Vegetables are an important part of a healthy diet. Leafy vegetables (called leafy greens on this page), such as lettuce, spinach, cabbage, kale, and bok choy, provide nutrients that help protect you from heart disease, stroke, and some cancers, according to the Centers for Disease Control and Prevention.
But leafy greens, like other vegetables and fruits, are sometimes contaminated with harmful germs. Washing leafy greens does not remove all germs. That’s because germs can stick to the surface of leaves and even get inside them. If you eat contaminated leafy greens without cooking them first, such as in a salad or on a sandwich, you might get sick.
- Many foodborne illnesses in the United States are caused by germs on vegetables and fruits that people eat raw.
- Harmful germs sometimes found on leafy greens include E. coli, norovirus, Salmonella, Listeria, and Cyclospora.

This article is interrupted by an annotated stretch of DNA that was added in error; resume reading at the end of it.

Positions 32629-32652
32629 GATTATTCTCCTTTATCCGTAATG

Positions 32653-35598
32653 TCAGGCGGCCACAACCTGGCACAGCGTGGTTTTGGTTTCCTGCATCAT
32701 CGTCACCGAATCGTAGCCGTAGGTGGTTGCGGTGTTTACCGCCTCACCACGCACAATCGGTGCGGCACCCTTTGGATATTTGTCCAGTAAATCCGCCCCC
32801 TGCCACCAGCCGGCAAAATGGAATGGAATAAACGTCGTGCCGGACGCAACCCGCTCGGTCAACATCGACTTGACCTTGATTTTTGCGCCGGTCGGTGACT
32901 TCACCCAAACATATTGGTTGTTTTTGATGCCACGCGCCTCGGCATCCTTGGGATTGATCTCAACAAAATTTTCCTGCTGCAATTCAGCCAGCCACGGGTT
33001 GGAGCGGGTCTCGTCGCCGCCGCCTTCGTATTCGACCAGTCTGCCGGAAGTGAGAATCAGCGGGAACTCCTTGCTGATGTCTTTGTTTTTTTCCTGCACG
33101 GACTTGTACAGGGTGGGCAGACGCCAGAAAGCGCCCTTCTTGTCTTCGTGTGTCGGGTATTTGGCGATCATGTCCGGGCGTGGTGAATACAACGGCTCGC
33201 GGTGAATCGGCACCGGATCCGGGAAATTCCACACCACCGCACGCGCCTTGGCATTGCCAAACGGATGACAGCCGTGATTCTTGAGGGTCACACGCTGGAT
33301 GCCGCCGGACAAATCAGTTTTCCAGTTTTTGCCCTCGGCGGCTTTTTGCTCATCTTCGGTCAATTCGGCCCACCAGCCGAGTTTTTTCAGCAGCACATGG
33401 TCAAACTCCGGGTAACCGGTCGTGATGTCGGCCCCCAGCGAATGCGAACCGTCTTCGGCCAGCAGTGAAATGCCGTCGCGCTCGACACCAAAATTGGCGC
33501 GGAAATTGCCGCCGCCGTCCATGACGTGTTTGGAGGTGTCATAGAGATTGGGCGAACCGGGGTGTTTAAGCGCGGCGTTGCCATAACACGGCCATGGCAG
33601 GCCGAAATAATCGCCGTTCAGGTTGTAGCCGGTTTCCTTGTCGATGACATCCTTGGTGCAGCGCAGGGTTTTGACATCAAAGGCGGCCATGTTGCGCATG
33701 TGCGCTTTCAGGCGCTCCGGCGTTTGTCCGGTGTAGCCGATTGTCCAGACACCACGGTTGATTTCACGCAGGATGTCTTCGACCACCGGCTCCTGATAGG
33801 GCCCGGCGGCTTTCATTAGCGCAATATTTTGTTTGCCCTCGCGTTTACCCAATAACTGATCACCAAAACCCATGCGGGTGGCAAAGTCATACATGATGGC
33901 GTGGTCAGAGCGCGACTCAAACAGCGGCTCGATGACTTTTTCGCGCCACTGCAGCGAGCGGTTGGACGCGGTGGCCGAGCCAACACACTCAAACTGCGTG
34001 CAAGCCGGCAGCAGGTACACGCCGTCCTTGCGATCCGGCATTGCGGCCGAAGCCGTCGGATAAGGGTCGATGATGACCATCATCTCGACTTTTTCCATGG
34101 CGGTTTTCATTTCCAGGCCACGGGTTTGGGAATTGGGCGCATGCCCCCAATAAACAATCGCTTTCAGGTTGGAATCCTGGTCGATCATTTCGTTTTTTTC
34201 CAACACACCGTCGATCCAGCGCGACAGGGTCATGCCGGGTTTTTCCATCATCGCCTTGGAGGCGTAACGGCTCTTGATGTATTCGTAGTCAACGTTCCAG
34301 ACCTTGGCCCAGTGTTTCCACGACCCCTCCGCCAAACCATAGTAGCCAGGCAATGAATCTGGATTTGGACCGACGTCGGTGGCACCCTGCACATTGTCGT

Although anyone can get a foodborne illness, sometimes called food poisoning, some groups of people are more likely to get one and to have a serious illness. These groups include:
- Adults aged 65 and older
- Children younger than 5 years
- People who have a weakened immune system because of a health problem or treatment that lowers the body’s ability to fight germs and sickness
- People who are pregnant
The best way to wash leafy greens is by rinsing them under running water. Studies show that this step removes some of the germs and dirt on leafy greens and other vegetables and fruits. But no washing method can remove all germs.
Follow these steps to wash leafy greens:
- Wash your hands for at least 20 seconds with soap and water before and after preparing leafy greens.
- Get rid of any torn or bruised leaves. Also, get rid of the outer leaves of cabbages and lettuce heads.
- Rinse the remaining leaves under running water. Use your hands to gently rub them to help get rid of germs and dirt.
- Dry leafy greens with a clean cloth or paper towel.